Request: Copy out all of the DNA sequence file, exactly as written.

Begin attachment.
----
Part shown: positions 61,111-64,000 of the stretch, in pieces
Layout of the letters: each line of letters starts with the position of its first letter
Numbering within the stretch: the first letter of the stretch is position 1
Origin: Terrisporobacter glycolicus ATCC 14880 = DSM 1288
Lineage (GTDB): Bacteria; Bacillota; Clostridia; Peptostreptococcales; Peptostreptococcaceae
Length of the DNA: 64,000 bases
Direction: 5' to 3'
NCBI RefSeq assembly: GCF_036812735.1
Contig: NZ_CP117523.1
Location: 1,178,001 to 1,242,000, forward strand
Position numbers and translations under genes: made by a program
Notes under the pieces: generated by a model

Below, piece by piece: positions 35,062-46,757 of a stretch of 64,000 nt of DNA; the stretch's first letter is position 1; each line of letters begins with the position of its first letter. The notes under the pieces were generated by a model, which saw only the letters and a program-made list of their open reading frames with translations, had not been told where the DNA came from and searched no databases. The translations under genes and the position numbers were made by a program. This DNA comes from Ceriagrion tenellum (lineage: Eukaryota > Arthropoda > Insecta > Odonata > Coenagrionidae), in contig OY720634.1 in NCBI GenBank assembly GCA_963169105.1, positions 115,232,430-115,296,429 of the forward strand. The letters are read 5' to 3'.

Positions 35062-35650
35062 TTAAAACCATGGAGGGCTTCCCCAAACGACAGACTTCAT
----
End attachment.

Part shown: positions 61,111-64,000 of the stretch, in pieces
Layout of the letters: each line of letters starts with the position of its first letter
Numbering within the stretch: the first letter of the stretch is position 1
Origin: Terrisporobacter glycolicus ATCC 14880 = DSM 1288
Lineage (GTDB): Bacteria; Bacillota; Clostridia; Peptostreptococcales; Peptostreptococcaceae
Length of the DNA: 64,000 bases
Direction: 5' to 3'
NCBI RefSeq assembly: GCF_036812735.1
Contig: NZ_CP117523.1
Location: 1,178,001 to 1,242,000, forward strand
Position numbers and translations under genes: made by a program
Notes under the pieces: generated by a model

Below, piece by piece: positions 35,062-46,757 of a stretch of 64,000 nt of DNA; the stretch's first letter is position 1; each line of letters begins with the position of its first letter. The notes under the pieces were generated by a model, which saw only the letters and a program-made list of their open reading frames with translations, had not been told where the DNA came from and searched no databases. The translations under genes and the position numbers were made by a program. This DNA comes from Ceriagrion tenellum (lineage: Eukaryota > Arthropoda > Insecta > Odonata > Coenagrionidae), in contig OY720634.1 in NCBI GenBank assembly GCA_963169105.1, positions 115,232,430-115,296,429 of the forward strand. The letters are read 5' to 3'.

Positions 35062-35650
35062 TTAAAACCATGGAGGGCTTCCCCAAACGACAGACTTCAT